Princess Leia Hoth Underoos
George Lucas was the founding father of movie merchandising, famously holding on to merch rights for Star Wars (to the snickers of woefully shortsighted executives) and subsequently making a rather large fortune off them. As a result of the film’s lasting popularity and endless sequels, prequels, and re-releases, there has been a lot of Star Wars stuff out there — some of it a little on the bizarre side. Our favorite vintage item is this, one of the countless underwear sets from Fruit of the Loom, known forevermore as “Underoos.” Some of them are simply pictures of your favorite character (Luke, Han, Yoda, even Boba Fett) on a set of matching undies. But they occasionally got a bit more creative, as with this two-piece, which kinda, sorta replicates Leia’s outfit in Empire Strikes Back’s Hoth section — except that the bulky jumpsuit-and-vest combo was to keep her warm on the snow-covered planet, where these drawers would be a one-way ticket to Frostbite Town.
I don’t know about you, but the first time this grade-schooler saw his first Star Wars movie, I had two immediate thoughts about the golden droid C3PO. The first: “What a cool, eloquent, loyal robot.” The second: “He looks delicious.” According to the experts at Mr. Breakfast, C-3POs cereal was introduced in 1984 (shortly after the release of Return of the Jedi) and boasted “double crunch”: “This unique, double-O shape gives you 2 crunches in every bite — a unique experience in all the galaxy.” That “double-O” shape really meant that the cereal looked like a bowl full of 8s, for no reason we can think of except that it was the ‘80s, when you could pretty much slap a Star Wars character on anything and move some units. They didn’t last long, but fear not: there’s a Facebook group called “1 Million Strong to Bring Back C3POs Cereal.” (They’re currently a bit short of that goal: as of this writing, the group has 29 likes.)
Shirtless German Mechanic Action Figure
After the astonishing financial windfall of the Star Wars action figures, George Lucas was obviously keen to get some toys out there for his next effort (this time as producer), 1981’s Raiders of the Lost Ark. But Star Wars had a whole galaxy of amazing characters and delightful freaks to make into toys; Raiders was a comparatively small affair, with Dr. Jones, his girl, a couple of sidekicks, and a lot of Nazis. But the (toy) show must go on, which is about the only explanation for this item: the “German mechanic” action figure, based on the shirtless henchman remembered solely for his gory demise in a propeller blade. We can only imagine kids across the country recreating that moment with their tiny desk fans.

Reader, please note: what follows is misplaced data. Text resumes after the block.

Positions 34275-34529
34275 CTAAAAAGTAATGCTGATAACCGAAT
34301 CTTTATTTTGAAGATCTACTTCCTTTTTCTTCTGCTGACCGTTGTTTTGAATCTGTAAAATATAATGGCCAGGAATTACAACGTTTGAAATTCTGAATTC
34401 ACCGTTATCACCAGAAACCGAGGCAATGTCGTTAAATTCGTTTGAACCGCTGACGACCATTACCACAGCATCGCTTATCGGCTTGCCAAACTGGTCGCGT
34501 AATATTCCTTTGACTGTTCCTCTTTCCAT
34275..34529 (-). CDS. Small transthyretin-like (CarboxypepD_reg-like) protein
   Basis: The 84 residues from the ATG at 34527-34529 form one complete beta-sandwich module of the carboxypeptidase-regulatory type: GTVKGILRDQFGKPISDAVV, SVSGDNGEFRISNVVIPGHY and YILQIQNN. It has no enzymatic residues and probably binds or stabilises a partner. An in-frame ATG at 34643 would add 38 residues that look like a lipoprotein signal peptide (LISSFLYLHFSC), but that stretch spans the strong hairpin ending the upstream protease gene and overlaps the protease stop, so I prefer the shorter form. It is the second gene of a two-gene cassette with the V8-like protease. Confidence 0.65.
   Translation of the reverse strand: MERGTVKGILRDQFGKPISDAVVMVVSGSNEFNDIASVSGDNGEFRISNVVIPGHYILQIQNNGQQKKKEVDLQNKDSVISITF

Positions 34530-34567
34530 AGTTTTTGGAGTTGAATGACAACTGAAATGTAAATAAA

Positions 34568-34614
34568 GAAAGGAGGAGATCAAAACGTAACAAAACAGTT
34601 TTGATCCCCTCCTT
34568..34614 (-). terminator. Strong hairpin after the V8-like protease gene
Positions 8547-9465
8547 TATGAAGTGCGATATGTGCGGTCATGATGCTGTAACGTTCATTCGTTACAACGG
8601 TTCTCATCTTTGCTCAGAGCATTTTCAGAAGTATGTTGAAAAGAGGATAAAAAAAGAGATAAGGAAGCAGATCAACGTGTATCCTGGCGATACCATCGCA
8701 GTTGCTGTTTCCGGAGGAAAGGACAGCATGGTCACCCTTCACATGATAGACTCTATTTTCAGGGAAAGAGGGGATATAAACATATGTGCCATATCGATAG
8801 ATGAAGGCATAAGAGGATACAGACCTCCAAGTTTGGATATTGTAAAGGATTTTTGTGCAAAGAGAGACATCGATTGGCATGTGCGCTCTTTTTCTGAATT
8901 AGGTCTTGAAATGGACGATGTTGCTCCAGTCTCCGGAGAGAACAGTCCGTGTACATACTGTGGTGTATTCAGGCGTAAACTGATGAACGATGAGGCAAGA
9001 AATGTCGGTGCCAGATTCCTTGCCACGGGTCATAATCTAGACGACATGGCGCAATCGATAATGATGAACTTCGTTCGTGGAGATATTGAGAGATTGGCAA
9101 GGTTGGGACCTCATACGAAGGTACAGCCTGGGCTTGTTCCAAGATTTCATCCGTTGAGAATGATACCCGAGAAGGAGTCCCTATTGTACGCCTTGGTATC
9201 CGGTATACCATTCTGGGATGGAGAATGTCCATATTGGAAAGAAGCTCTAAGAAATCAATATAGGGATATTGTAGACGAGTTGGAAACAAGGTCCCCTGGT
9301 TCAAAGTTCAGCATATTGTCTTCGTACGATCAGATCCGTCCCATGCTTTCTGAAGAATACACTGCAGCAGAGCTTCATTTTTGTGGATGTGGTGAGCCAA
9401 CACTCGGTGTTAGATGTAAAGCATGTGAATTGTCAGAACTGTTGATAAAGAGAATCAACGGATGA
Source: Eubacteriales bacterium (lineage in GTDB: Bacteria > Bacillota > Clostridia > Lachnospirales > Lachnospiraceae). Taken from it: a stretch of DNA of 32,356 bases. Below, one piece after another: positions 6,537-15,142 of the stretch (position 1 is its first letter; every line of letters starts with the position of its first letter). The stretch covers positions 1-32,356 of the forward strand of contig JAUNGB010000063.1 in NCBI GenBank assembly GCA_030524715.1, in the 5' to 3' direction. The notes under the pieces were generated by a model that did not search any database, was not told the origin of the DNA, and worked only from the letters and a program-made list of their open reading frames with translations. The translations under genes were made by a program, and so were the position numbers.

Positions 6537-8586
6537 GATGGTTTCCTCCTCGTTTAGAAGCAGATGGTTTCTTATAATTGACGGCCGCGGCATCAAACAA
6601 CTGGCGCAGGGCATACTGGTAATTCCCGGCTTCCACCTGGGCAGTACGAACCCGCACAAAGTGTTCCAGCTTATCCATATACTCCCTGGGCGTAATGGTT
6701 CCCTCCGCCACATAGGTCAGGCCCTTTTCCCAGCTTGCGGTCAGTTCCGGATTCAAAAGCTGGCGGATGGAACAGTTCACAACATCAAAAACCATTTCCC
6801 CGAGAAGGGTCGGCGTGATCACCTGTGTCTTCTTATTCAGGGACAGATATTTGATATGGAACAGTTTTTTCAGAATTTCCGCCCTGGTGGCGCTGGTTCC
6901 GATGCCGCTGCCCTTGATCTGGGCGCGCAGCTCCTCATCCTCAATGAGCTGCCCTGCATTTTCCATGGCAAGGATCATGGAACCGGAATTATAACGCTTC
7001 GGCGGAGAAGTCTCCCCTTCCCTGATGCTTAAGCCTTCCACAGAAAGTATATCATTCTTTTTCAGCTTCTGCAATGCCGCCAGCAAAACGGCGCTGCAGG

“Bob the Goon” Action Figure
Also from “sure, make a toy of that guy, why not?!” department: Tim Burton’s 1989 Batman was a triumph of hype, a film for which Warner Brothers’ marketing machine spent months working the movie-going public into a feverish intensity. And there were products galore: a Batman cereal, a Prince soundtrack album, toys by the boatload, and all sorts of action figures. The film’s dark tone and PG-13 rating didn’t seem much of a concern — nor did the importance of the characters recreated in plastic, which is how we ended up with a Toy Biz figure for the Joker’s chief goon, Bob. You remember Bob, right? No? Neither do we. He’s billed tenth on IMDb, and certainly not one of your more memorable Bat-villains, but thanks to the action figure, you could recreate such classic moments as Bob the Goon saying “It’s Knox” or Bob the Goon saying “Let him go, or I’ll do Gordon” in your bedroom Gotham.
Friday the 13th for Nintendo